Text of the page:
The only way to enter the grotto is via a small rowing boat, through a culvert in the face of a perpendicular cliff. And, as the opening is a mere 4 feet high and 4 feet wide, it's a tight squeeze! But once you get in, you'll have an experience unlike any you've had before!

Accessible by bus from Anacapri or by boat from Marina Grande, make sure to plan your visit in good weather, as Grotta Azzura is closed on windy days for safety reasons.

8. Go To Church

Even if you're not particularly religious, experiencing an Italian church service is with increase the cultural payoff of your trip.

Though Italy is a predominantly Catholic country, not every single person will abide by Catholic teachings in their everyday lives - naturally. But since religion plays such a huge role in Italy's identity, experiencing a church service is an important way of immersing yourself in the heritage.

All church pages and information booklets will list the hours of scheduled services which you can attend.

Grotto Azzurra! S J Pinkney/Flickr.

9. View The Pyramid Of Cestius

While pyramids are more closely associated with Egypt (and rightly so!), the Pyramid of Cestius is the only "Egyptian" pyramid in Europe.

Situated in Rome near the Porta San Paolo, Cestius was originally built (around 12 BC) as a lavish tomb for a wealthy Roman priest of the same name.

Standing an impressive 120 feet high and featuring a much sharper angle than the traditional pyramids of Egypt, this unusual cenotaph is well worth a look.

10. See An Italian Soccer Game

Even if you're not a soccer fan, or a fan of sport in general, attending an Italian soccer game is a experience like no other.

Italians are notoriously passionate about their soccer clubs. In fact, soccer could more accurately be considered their second religion!

The intensity at these events is simply second-to-none, giving you of that famous Italian spirit that you won't get anywhere else.

11. Let Your Hair Down At The Carpino Folk Festival

Italians are known for their fun-loving nature, but nothing proves why quite like the Carpino Folk Festival.

By day, this small village lounges in peace and tranquility. But every August it transforms itself into an exciting open-air theater to which thousands of lovers of traditional music flock to chat, and sway, and dance the night away.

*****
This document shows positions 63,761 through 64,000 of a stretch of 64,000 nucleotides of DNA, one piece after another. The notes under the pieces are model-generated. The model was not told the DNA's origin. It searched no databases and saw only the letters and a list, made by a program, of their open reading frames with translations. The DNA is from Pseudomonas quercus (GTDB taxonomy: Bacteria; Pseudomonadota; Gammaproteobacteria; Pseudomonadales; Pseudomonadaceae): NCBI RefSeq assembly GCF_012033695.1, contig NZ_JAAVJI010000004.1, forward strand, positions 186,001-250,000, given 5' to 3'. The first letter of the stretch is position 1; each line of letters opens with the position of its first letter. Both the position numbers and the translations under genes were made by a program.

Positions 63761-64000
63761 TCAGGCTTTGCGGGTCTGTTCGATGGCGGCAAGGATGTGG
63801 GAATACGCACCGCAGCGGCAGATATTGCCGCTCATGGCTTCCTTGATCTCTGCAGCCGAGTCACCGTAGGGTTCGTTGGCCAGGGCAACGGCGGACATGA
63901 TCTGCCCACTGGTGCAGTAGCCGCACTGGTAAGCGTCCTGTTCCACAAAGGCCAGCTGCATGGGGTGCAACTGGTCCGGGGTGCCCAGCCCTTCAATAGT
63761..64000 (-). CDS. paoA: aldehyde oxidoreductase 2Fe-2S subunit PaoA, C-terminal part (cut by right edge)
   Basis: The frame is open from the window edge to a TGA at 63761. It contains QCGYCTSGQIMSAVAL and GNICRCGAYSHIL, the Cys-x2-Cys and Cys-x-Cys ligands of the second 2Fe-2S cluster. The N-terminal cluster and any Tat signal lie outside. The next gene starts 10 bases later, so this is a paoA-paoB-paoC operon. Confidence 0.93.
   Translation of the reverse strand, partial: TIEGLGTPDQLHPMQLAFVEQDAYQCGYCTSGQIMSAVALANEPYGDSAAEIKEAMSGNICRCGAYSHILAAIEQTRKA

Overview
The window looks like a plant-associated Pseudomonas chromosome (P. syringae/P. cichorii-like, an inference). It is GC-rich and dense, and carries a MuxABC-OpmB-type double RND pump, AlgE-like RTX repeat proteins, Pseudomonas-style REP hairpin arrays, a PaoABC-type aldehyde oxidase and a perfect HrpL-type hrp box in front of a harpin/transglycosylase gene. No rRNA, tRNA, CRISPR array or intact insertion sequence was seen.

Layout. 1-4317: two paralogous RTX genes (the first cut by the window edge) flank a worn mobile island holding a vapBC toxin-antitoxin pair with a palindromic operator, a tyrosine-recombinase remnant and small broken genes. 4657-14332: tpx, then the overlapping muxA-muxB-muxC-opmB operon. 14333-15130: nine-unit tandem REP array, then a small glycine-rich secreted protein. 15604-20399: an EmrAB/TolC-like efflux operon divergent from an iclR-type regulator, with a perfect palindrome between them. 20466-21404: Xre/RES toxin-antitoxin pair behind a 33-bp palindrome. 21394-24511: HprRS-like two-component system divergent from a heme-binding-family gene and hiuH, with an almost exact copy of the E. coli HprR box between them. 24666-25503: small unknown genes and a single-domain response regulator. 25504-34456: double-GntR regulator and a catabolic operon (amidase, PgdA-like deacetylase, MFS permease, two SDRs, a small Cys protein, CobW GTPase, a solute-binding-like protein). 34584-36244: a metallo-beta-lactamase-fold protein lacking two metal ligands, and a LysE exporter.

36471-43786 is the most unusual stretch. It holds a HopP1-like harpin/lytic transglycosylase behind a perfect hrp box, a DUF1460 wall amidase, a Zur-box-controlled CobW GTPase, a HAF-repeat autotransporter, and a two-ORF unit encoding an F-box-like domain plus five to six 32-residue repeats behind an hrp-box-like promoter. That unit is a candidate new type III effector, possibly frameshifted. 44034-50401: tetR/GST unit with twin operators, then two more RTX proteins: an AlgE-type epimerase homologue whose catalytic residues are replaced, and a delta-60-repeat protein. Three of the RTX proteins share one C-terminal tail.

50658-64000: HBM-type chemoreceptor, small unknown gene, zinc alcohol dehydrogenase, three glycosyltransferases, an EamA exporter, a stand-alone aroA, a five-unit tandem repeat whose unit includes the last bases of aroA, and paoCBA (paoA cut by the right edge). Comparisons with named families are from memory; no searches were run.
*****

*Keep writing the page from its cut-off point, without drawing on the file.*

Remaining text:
Featuring an array of colorful performances, cinematic shows, and workshops, the Carpino Folk Festival is an absolute must for people of all ages who enjoy good music and fun.

The Pyramid of Cestius. Carole Raddato/Flickr.

12. Visit Rome's Vegan Cat Cafe

One of Rome's best kept secrets, the Vegan Cat Cafe is perfect if you're looking to branch out from typical Italian dining.

Unlike the suburbs full of traditional pizza and pasta restaurants Rome has on offer, the Vegan Cat Cafe is precisely what its name suggests - a cafe bursting with delicious vegan options, with cats occupying virtually every available space.

It might not be the best option if you're meat-eating or allergic to felines, but it's great if you're a cat lover and looking to experience another, more modern side of Italian food.

13. Watch A Living Chess Game

Every other September, Marotisca transforms the classic game of chess into a real-life spectator sport.

Taking place over three days right in the center of town, these games feature human chess pieces dressed in traditional 15th-century costumes.

Guaranteed to impress, with accompanying period dances, music, fireworks, and parades, many flock to Marotisca to watch the chess.

14. Visit A Medieval Village

Situated in Turin's Valentino Park, this medieval village is a perfect replica of a 15th century Piedmontese Village.

Effortlessly complex and including lively artisan shops, authentic narrow streets, and an expansive castle, this village will transport you back in time for an up-close an personal look at Italy's past.

Turin, Italy.